And finally, Kurt Browning has been named head judge for Battle of the Blades with Ron MacLean back as the host. Olympians Tessa Virtue and Scott Moir will participate as guest judges. Those confirmed to take to the ice for the competition include figure skaters in Violetta Afanasieva and Vanessa James, and hockey players Sheldon Kennedy and Natalie Spooner.

The new series announcement comes just over a month after CBC revealed the projects returning for new seasons this fall and winter, including Murdoch Mysteries, Frankie Drake Mysteries, Heartland, Still Standing, Baroness Von Sketch Show, Anne with an E, Coroner, The Detectives, Kim’s Convenience and Schitt’s Creek.

Which new shows are you planning to check out this fall and winter? Let me know in the comments below.Facebooktwitterredditlinkedinmail

CBC announces hosts and judges for The Great Canadian Baking Show

From a media release:

CBC today announced the team of hosts and judges for THE GREAT CANADIAN BAKING SHOW (8×60), the public broadcaster’s homegrown take on hit format The Great British Bake Off. The series will be hosted by actor and writer Daniel Levy (Schitt’s Creek, The Hills: The After Show) and actor Julia Chan (Saving Hope, A Kid Like Jake), who will keep the judges buttered up and bakers laughing even when the going gets tough. Judging which competitors measure up are acclaimed pastry chefs Bruno Feldeisen, former executive pastry chef for the Four Seasons in New York and Vancouver and a multiple James Beard Award nominee; and Rochelle Adonis, the Quebec-raised, European-trained creator of a flagship tea shop and confectionary brand in Australia. Produced by Proper Television, THE GREAT CANADIAN BAKING SHOW starts filming in Toronto this week following a nationwide search for Canada’s top amateur bakers, and will premiere Wednesday, November 1 at 8 p.m. (8:30 NT) on CBC.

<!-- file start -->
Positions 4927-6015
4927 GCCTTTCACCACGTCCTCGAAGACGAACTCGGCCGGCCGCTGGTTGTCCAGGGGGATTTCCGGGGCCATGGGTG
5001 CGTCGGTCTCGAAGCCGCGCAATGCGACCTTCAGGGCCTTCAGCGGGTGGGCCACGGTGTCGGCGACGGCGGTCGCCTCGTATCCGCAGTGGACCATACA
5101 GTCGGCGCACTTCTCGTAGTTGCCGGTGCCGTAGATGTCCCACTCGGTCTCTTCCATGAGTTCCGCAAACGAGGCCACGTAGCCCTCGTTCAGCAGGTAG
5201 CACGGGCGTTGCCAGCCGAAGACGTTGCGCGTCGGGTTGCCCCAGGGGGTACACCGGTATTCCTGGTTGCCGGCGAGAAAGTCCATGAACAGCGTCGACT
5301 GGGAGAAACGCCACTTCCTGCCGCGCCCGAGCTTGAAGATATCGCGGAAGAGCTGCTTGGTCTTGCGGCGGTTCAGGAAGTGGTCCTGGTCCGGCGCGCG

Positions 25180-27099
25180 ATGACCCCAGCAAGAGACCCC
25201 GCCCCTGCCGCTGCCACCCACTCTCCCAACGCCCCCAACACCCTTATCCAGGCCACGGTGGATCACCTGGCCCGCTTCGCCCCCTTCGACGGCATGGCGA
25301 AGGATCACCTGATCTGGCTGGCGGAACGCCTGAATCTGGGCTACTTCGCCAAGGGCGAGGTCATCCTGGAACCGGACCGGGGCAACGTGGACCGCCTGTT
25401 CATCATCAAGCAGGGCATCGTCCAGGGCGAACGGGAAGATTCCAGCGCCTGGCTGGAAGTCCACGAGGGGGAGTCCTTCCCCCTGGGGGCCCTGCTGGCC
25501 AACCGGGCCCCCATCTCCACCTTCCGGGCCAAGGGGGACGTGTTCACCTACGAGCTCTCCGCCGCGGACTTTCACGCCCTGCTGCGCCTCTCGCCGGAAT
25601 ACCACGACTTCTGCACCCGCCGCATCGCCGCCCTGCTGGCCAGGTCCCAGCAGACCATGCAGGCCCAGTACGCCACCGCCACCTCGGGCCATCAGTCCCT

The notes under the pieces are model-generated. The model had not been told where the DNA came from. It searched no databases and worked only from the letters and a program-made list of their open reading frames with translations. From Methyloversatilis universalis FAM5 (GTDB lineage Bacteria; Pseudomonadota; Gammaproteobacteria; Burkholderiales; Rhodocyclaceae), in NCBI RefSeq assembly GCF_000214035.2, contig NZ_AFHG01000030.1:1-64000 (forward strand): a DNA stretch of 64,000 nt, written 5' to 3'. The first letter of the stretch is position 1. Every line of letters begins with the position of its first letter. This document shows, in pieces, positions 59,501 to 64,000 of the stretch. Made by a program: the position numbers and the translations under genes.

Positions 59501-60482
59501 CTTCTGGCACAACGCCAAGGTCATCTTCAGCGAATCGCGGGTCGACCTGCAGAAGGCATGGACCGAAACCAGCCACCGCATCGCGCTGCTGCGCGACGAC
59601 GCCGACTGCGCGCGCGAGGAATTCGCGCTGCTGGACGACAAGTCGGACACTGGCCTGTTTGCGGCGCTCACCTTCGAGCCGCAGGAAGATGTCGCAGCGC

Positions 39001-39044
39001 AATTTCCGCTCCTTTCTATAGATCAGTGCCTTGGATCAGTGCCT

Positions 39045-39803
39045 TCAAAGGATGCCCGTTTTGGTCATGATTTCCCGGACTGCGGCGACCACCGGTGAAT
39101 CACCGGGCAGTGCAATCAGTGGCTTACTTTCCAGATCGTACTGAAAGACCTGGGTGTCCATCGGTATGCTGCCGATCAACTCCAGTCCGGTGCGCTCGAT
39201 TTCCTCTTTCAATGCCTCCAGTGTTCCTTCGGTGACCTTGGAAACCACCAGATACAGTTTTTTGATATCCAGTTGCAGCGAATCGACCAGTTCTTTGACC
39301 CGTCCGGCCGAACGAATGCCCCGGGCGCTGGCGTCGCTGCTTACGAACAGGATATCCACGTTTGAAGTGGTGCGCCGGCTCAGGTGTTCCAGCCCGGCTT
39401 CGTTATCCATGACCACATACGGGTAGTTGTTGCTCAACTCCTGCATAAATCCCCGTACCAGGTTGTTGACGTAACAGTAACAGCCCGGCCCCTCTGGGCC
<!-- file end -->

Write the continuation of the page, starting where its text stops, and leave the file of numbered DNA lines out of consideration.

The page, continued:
Based on the beloved British format, THE GREAT CANADIAN BAKING SHOW brings together 10 amateur bakers from across the country to compete in a series of themed culinary challenges as they celebrate their diverse backgrounds, families and communities. Each episode will feature three rounds including the Signature Bake, the Technical Bake and the Show Stopper. After the bakes are tasted and critiqued, the judges will decide who will become the week’s Star Baker and who will be sent home. The final three bakers will compete for the Great Canadian Baking Show title.

THE GREAT CANADIAN BAKING SHOW is presented with Robin Hood. The Robin Hood Baking Family consists of a portfolio of leading baking brands.

While waiting for the Canadian series, CBC audiences can whet their appetite with the most recent season of the British series (Season 7), which will air as THE GREAT BRITISH BAKING SHOW starting Wednesday, August 23 at 8 p.m. ET (8:30 NT) on CBC. Season 6 is available to stream now at cbc.ca/watch.

THE GREAT CANADIAN BAKING SHOW is produced by Proper Television in association with CBC and Love Productions. The executive producer is Cathie James, and the series producer is Marike Emery. The format is owned by Love Productions and distributed by Sky Vision. In addition to the original British series, the format has been produced in 23 territories including America, Australia, France and Ireland.